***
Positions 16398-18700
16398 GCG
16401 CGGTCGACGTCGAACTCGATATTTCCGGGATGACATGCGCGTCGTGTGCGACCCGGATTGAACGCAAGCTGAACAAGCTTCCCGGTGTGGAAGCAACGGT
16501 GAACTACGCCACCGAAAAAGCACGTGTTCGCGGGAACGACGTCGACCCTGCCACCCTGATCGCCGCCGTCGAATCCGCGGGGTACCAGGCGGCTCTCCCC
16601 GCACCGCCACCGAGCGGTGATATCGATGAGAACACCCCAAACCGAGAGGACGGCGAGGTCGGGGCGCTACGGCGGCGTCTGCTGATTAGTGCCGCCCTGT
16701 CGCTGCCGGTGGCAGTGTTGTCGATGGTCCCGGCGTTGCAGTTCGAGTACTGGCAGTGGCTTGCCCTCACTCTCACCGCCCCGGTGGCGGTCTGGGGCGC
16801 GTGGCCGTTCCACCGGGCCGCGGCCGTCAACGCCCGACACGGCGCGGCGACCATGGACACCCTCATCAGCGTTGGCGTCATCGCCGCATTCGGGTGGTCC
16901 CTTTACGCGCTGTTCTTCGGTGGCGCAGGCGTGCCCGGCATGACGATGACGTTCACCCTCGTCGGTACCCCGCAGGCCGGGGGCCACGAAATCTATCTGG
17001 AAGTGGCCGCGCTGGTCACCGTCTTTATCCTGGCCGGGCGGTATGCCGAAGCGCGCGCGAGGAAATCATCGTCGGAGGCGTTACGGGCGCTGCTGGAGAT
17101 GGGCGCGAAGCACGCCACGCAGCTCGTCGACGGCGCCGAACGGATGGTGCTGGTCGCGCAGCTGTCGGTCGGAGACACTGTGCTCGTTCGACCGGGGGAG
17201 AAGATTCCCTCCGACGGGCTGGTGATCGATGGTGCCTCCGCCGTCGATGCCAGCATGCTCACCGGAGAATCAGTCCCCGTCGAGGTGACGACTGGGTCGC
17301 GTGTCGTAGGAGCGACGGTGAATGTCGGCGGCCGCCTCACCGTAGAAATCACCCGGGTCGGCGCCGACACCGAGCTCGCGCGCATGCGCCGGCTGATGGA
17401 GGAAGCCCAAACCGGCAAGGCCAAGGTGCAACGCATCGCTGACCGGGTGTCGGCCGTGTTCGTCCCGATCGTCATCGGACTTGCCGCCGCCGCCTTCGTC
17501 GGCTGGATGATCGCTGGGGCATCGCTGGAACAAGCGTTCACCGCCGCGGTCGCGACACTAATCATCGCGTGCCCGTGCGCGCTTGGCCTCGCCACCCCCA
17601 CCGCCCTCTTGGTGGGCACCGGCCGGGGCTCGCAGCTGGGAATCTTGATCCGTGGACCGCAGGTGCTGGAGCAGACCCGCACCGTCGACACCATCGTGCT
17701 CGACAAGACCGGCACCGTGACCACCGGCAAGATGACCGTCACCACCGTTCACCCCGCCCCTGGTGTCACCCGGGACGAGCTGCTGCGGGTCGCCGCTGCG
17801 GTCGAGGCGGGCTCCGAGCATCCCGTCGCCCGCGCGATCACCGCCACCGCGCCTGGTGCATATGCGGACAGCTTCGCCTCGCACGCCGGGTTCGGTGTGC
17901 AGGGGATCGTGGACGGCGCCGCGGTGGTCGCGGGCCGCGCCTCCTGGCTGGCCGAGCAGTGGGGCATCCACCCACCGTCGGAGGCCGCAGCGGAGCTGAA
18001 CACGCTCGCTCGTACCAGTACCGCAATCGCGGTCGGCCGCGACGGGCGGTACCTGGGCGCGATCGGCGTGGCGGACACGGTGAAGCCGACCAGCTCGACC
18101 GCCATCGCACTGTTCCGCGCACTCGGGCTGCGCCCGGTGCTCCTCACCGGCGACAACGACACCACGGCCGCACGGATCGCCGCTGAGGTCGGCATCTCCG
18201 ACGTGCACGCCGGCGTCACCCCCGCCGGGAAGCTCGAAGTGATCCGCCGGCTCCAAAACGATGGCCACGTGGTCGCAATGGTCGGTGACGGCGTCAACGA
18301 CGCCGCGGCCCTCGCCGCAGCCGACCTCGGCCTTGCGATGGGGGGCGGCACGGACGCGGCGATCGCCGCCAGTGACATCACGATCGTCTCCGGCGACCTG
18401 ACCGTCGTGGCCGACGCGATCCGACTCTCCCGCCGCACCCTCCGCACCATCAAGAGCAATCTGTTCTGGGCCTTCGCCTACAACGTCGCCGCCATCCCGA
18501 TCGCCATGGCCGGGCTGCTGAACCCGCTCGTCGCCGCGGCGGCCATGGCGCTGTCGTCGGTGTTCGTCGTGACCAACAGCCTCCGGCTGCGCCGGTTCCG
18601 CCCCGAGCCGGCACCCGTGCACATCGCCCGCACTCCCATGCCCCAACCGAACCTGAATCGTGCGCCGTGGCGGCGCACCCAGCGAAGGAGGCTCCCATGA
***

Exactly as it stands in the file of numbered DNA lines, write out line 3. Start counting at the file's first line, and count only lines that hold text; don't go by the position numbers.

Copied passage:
16401 CGGTCGACGTCGAACTCGATATTTCCGGGATGACATGCGCGTCGTGTGCGACCCGGATTGAACGCAAGCTGAACAAGCTTCCCGGTGTGGAAGCAACGGT